EconPapers    
Economics at your fingertips  
 

In and out of unemployment - labour market dynamics and the role of testosterone

Peter Eibich (), Ricky Kanabar (), Alexander Plum and Julian Schmied ()

No WP-2020-033, MPIDR Working Papers from Max Planck Institute for Demographic Research, Rostock, Germany

Abstract: Biological processes have provided new insights into diverging labour market trajectories. In this paper, we use population variation in testosterone levels to explain transition probabilities into and out of unemployment. We follow individual employment histories for 1,771 initially employed and 109 initially unemployed British men from the UK Household Longitudinal Study (“Understanding Society”) between 2009 and 2015. To account for unobserved heterogeneity, we apply dynamic random effect models. We find that individuals with high testosterone levels are more likely to become unemployed, but they are also more likely to exit unemployment. Based on previous studies and descriptive evidence, we argue that these effects are likely driven by personality traits and occupational sorting of men with high testosterone levels. Our findings suggest that latent biological processes can affect job search behaviour and labour market outcomes, without necessarily relating to illness and disability.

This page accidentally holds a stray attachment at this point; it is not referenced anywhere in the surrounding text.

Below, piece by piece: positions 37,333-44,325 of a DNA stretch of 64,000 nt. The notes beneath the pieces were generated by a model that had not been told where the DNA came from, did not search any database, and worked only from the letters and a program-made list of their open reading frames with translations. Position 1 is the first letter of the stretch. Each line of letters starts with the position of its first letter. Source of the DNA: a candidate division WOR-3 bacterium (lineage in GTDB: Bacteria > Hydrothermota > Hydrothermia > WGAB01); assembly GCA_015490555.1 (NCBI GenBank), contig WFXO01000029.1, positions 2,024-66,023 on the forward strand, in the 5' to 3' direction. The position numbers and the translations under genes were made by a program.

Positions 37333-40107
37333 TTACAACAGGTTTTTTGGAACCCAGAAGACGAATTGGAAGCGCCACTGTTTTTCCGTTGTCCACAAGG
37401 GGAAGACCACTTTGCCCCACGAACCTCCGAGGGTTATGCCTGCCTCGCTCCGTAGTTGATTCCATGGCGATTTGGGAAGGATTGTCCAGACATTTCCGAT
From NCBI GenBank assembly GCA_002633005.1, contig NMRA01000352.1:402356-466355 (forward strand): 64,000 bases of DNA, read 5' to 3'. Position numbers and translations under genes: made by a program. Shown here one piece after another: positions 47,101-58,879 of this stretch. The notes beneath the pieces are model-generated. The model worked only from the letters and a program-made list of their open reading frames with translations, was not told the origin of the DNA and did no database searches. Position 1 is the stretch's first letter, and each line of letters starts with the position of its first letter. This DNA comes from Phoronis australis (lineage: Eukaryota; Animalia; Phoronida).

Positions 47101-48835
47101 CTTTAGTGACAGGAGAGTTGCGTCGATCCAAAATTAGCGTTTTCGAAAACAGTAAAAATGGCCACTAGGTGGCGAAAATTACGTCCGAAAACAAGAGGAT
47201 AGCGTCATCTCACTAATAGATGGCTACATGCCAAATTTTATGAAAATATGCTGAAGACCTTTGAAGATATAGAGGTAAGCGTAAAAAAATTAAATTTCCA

Keywords: United; Kingdom (search for similar items in EconPapers)
JEL-codes: J1 Z0 (search for similar items in EconPapers)
Pages: 37 pages
Date: 2020
New Economics Papers: this item is included in nep-eur, nep-hea and nep-lab
References: View references in EconPapers View complete reference list from CitEc
Citations: Track citations by RSS feed

Downloads: (external link)
https://www.demogr.mpg.de/papers/working/wp-2020-033.pdf (text/html)

Related works:
This item may be available elsewhere in EconPapers: Search for items with the same title.

Export reference: BibTeX RIS (EndNote, ProCite, RefMan) HTML/Text

Persistent link: https://EconPapers.repec.org/RePEc:dem:wpaper:wp-2020-033

DOI: 10.4054/MPIDR-WP-2020-033

Access Statistics for this paper

More papers in MPIDR Working Papers from Max Planck Institute for Demographic Research, Rostock, Germany
Bibliographic data for series maintained by Peter Wilhelm ().

 
Page updated 2021-04-04
Handle: RePEc:dem:wpaper:wp-2020-033